AZ: Well I think at the very heart of the piece is not the political dimension that’s important to me, but the conversation between human beings. There’s a certain human thing that happens when someone speaks to you very intimately and very personally about how they’re living. You have a personal bond and a responsibility to honor that rather than any kind of abstract issue.
The story is informed by the characters and they’re very ordinary, down-to-earth people. How did you go about shaping them?
AZ: I think about my work as writing on actors. That means I always ask the question, ‘what is it in this person that touches me and how could we build a character from an aspect of this person?’ The second thing that’s really crucial is that I think the theatre is a place where we have a really unique opportunity to look at life in a concentrated way. What I’m searching for in the theatre is a very intense experience of life and I think that comes from several things including the actual conditions that the space provides. A group of strangers watching another group of people allows us to really see ourselves and I think we are in desperate need of that in today’s environment. I think it’s a terrible crime to pass over these random events and fictionalise life. Life’s far too rich for it to be messed around with.
Did you take any influences from other works – theatre or any other medium?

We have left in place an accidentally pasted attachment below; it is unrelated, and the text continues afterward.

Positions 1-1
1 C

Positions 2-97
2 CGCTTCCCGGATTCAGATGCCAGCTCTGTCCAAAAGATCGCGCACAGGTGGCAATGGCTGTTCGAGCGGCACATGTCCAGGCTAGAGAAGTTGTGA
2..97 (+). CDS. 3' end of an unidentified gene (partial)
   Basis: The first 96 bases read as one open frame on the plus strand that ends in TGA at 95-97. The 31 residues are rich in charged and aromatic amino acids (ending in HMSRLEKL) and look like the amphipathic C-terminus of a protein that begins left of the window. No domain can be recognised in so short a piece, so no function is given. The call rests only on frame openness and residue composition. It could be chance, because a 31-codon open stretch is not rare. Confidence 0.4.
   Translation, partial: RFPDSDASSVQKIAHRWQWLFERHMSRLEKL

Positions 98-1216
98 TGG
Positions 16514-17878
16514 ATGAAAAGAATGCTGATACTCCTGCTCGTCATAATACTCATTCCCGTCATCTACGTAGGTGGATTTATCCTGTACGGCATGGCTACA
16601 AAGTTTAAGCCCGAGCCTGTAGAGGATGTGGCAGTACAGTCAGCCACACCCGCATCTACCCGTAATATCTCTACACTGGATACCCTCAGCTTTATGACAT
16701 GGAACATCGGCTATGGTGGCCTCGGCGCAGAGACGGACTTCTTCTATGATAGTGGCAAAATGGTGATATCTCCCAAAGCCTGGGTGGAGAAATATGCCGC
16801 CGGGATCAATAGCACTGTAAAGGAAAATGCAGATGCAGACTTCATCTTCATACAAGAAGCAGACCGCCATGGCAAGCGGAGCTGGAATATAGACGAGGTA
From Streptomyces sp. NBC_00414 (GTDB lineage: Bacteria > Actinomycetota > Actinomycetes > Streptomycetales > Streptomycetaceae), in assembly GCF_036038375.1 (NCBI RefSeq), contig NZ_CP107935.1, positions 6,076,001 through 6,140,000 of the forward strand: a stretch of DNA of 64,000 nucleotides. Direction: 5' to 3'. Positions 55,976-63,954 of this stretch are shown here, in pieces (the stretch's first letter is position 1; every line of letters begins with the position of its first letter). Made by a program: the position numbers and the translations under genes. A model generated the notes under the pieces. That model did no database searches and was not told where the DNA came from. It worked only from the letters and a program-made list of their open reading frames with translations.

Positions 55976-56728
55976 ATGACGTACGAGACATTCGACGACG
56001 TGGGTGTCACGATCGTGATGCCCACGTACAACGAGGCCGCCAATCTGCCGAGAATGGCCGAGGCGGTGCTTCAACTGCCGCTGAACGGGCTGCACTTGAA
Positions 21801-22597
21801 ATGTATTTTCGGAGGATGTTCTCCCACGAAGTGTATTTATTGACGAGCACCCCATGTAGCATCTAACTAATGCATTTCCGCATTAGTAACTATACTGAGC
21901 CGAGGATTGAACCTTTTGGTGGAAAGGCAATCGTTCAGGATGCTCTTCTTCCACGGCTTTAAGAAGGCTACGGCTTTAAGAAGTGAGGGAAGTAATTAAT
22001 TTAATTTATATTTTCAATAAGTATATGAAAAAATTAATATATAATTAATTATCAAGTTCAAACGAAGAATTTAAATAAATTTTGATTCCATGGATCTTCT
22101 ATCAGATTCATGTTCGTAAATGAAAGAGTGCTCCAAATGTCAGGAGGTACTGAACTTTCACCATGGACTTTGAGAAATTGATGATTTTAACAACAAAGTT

AZ: Yes, I’m very interested in photography and I think there’s something extraordinary about early photographers such as August Sander who took photographs of people that were almost ethnographic. It was this really extraordinary moment at the beginning of the 20th century where people didn’t know what a camera was so they didn’t act up when they were being photographed, they were just being themselves. Sander manages to capture this extraordinary moment of truth and I think that the theatre is capable of doing that.
You’ve previously directed opera which seems worlds away from down-to-earth realism. Was there anything you took away from that experience that you brought to Beyond Caring?
AZ: Totally. I wanted to be working in the theatre but I had no idea about what a Theatre Director should be and one of the greatest accidents for me has been the discovery of trying to be close to myself and to trust myself and that’s what’s led me back to the kind of work that I make now. Beyond Caring is very much about time, and opera is measured out so precisely by the composer, it taught me a lot about musical structure, the shift of rhythm and light motif and the musical thinking that I still keep very much alive in my theatre work today.
Ideally, what lasting impression do you want to leave in the audience’s mind?
AZ: I just want people to be touched and I think there’s a very big different between true feeling and sentimentality. That’s very important. To actually be touched, human to human, is a very rich and I think sadly, a quite rare experience in today’s environment. If we can just get people to forget their mobile phones for a couple of hours that won’t be a bad result.
Beyond Caring runs from Wed 13 to Sat 16 July. Find out more and book tickets here.